Sometime during the spring of 2003, I volunteered to join a team that came in once a month to prep and serve food at Sally’s Kitchen, The Salvation Army’s soup kitchen in Battle Creek, Michigan. The Salvation Army has a reputation for helping people through activities I believe in. People I know personally have benefited from children’s afterschool programs, emergency disaster services, and food baskets at Christmas and Thanksgiving.

The people who come to Sally’s work, don’t work, live alone, have families, eat a lot or eat just a little. Being able to get one hot meal in 24 hours has been the case for some. Others come in because they’re trying to stretch their grocery money.

I saw right away from behind the counter that the kitchen has its “regulars.” They’re all different, and I’ve enjoyed getting to know many of them over the years. But that started by simply asking someone his or her name.

Not everyone who comes to Sally’s wants conversation. But there was Alan. I sat across from him one day during my break and we engaged in some small talk.

“Sure was nice to get all that rain,” I said. “The farmers needed it.”

“I don’t like the rain,” Alan countered. “We have to find shelter inside and sometimes we get kicked out, even if it’s a vacant building.”

Alan went on to tell me other difficulties he and some friends had finding a home when they had none. He got choked up telling me about a friend who’d died alone in one of those vacant buildings. Up until then, I’d been sympathetic to the problem of homelessness, but Alan made it real to me.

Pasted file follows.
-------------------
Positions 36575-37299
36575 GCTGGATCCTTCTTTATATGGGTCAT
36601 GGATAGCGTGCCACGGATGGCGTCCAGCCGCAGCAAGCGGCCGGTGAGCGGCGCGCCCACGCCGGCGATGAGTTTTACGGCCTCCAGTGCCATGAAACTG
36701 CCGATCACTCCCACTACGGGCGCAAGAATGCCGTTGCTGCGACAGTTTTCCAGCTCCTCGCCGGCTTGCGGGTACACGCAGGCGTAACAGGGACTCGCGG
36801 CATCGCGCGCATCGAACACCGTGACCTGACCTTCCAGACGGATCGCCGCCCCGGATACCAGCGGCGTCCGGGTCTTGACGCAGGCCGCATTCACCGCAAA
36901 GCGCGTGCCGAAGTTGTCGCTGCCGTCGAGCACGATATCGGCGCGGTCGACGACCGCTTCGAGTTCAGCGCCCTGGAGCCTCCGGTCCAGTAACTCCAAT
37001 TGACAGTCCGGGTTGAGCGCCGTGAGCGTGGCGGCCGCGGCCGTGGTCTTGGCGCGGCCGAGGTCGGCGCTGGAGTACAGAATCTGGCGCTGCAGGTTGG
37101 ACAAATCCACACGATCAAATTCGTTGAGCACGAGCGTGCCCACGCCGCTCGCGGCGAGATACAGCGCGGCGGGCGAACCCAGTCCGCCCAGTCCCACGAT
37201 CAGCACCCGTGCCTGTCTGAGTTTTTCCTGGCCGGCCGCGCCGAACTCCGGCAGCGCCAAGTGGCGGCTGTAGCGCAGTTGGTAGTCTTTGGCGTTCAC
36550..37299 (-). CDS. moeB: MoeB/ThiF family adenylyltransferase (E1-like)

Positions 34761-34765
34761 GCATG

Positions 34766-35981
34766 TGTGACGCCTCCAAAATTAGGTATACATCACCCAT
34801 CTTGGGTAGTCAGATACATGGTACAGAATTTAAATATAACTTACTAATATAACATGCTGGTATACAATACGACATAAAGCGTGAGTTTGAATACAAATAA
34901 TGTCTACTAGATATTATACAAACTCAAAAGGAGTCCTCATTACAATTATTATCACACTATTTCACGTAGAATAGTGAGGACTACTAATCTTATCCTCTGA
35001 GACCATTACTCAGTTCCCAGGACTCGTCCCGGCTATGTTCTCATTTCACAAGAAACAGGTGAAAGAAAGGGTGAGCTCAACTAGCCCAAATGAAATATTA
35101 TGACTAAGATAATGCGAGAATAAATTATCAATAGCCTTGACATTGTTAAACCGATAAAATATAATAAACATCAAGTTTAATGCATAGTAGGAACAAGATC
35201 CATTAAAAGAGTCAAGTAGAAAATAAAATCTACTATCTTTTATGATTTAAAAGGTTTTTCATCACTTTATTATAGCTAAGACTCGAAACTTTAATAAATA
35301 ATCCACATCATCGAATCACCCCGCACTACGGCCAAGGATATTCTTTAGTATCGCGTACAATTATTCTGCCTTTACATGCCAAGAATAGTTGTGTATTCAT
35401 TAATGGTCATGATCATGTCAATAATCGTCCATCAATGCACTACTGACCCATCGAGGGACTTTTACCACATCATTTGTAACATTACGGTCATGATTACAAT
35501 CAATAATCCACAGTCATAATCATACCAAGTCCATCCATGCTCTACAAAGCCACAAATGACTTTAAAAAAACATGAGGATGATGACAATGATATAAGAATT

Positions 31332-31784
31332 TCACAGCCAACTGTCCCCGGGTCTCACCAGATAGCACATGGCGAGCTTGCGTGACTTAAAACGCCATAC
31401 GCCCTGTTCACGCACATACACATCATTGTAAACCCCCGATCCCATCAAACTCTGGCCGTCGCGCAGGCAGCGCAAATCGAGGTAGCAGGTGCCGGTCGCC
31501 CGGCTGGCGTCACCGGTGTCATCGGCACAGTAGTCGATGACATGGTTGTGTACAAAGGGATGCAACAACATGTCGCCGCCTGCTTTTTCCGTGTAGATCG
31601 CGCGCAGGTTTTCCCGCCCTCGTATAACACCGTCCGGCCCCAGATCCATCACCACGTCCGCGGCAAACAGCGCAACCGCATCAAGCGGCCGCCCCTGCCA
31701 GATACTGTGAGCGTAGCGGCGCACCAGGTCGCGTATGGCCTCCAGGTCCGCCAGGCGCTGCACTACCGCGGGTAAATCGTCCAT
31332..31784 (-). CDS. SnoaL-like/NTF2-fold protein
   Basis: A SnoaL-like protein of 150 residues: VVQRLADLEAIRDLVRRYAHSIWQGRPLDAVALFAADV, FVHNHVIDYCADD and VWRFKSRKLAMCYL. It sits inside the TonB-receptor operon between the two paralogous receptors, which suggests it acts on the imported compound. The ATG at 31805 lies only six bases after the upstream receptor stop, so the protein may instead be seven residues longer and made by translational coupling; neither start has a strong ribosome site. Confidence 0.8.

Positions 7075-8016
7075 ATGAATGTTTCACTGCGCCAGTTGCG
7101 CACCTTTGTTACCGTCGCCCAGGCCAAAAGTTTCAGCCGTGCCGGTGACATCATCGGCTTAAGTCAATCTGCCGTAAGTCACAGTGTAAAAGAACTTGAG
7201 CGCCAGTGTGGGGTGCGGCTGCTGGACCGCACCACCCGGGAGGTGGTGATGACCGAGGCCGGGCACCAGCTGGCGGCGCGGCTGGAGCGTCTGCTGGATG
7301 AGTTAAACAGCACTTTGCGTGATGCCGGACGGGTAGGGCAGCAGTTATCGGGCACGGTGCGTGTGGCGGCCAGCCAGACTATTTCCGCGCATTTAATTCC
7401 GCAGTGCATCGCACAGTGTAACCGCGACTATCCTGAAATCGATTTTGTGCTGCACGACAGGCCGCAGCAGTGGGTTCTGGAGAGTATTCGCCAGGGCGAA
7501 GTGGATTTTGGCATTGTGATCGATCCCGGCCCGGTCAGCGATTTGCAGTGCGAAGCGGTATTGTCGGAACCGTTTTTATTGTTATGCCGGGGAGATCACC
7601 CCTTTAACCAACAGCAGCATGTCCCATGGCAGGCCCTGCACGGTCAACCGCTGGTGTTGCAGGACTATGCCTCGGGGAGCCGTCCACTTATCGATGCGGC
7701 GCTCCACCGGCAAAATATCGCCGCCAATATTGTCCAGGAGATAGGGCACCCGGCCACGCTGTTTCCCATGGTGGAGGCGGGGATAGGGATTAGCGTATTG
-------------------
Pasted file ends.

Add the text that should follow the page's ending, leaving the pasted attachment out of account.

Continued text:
Not everyone has a sad story about why they come to eat. Sometimes they sit with friends to gab and catch up on each other’s lives. People like Val are fun to be with. She works as a home health aide and likes cookies. Whenever we serve cookies, Val asks, without fail, for two.

I tell her, without fail, “Everyone gets one cookie.”

She grumbles, albeit with a smile, then I see her in the dining room with a stack of cookies on her tray. Her friends come through. That’s something else I love about the kitchen—the fellowship.

But people come and go. We lose track of some. Others we know will be there again tomorrow.

I can talk about them like this because I’m now a regular!

Circumstances kept me away from the dining room for about a week and when the dishwasher asked about my absence, he said, “We haven’t seen you in a while. I wondered if you’re OK.”

I can’t tell you how much I felt cared for in that moment.

Loving Her Neighbour
Folks at Sally’s are like family. When we haven’t seen a Sally’s regular for a while, we try to find out if they’re OK. Usually, they’re fine, but it’s always nice to know. Some ask, “How are you?” and really mean it. We take care of one another. We’re a special community.

God led me to serve at the kitchen and now I have a passion for it. I’m grateful for opportunities to learn to be more flexible, to chill out, to learn teamwork, to realize that my way isn’t the only way.

However, I think the best thing God did for me as I’ve served over the years is teach me how to better love my neighbour. That’s one of the best lessons anyone can learn. I’ve learned to love them no matter their situation and regardless of their skin colour, age, level of education or anything else by which I might have judged them before I started volunteering at The Salvation Army.

God is still teaching me and I’m grateful for that. Whichever side of the counter I’m on, I want to keep learning. And loving.

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